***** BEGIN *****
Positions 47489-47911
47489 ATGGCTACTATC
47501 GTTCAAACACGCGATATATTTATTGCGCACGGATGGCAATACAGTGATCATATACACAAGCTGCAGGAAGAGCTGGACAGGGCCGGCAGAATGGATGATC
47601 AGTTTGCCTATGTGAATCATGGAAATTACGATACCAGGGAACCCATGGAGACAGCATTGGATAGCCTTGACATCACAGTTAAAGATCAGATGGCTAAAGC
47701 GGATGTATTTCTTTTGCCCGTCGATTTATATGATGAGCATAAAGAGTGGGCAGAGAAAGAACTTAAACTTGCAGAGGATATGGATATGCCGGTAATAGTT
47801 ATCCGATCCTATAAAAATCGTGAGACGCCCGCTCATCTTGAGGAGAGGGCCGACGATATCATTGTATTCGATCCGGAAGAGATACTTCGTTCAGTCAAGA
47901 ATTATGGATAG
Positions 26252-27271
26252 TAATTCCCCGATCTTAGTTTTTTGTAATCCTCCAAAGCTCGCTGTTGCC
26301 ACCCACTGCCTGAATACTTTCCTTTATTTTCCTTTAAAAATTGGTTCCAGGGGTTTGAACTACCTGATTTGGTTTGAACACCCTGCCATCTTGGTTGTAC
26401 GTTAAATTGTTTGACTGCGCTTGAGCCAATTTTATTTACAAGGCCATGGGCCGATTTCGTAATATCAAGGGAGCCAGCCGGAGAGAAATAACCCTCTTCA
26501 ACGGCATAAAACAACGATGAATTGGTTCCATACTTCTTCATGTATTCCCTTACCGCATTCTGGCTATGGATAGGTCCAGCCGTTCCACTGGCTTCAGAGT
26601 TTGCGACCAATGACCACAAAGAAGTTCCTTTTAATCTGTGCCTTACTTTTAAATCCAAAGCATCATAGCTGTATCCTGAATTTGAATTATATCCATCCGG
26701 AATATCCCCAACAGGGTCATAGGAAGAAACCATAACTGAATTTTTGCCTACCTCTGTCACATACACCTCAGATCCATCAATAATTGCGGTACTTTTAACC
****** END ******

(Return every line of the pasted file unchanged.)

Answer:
Positions 47489-47911
47489 ATGGCTACTATC
47501 GTTCAAACACGCGATATATTTATTGCGCACGGATGGCAATACAGTGATCATATACACAAGCTGCAGGAAGAGCTGGACAGGGCCGGCAGAATGGATGATC
47601 AGTTTGCCTATGTGAATCATGGAAATTACGATACCAGGGAACCCATGGAGACAGCATTGGATAGCCTTGACATCACAGTTAAAGATCAGATGGCTAAAGC
47701 GGATGTATTTCTTTTGCCCGTCGATTTATATGATGAGCATAAAGAGTGGGCAGAGAAAGAACTTAAACTTGCAGAGGATATGGATATGCCGGTAATAGTT
47801 ATCCGATCCTATAAAAATCGTGAGACGCCCGCTCATCTTGAGGAGAGGGCCGACGATATCATTGTATTCGATCCGGAAGAGATACTTCGTTCAGTCAAGA
47901 ATTATGGATAG
Positions 26252-27271
26252 TAATTCCCCGATCTTAGTTTTTTGTAATCCTCCAAAGCTCGCTGTTGCC
26301 ACCCACTGCCTGAATACTTTCCTTTATTTTCCTTTAAAAATTGGTTCCAGGGGTTTGAACTACCTGATTTGGTTTGAACACCCTGCCATCTTGGTTGTAC
26401 GTTAAATTGTTTGACTGCGCTTGAGCCAATTTTATTTACAAGGCCATGGGCCGATTTCGTAATATCAAGGGAGCCAGCCGGAGAGAAATAACCCTCTTCA
26501 ACGGCATAAAACAACGATGAATTGGTTCCATACTTCTTCATGTATTCCCTTACCGCATTCTGGCTATGGATAGGTCCAGCCGTTCCACTGGCTTCAGAGT
26601 TTGCGACCAATGACCACAAAGAAGTTCCTTTTAATCTGTGCCTTACTTTTAAATCCAAAGCATCATAGCTGTATCCTGAATTTGAATTATATCCATCCGG
26701 AATATCCCCAACAGGGTCATAGGAAGAAACCATAACTGAATTTTTGCCTACCTCTGTCACATACACCTCAGATCCATCAATAATTGCGGTACTTTTAACC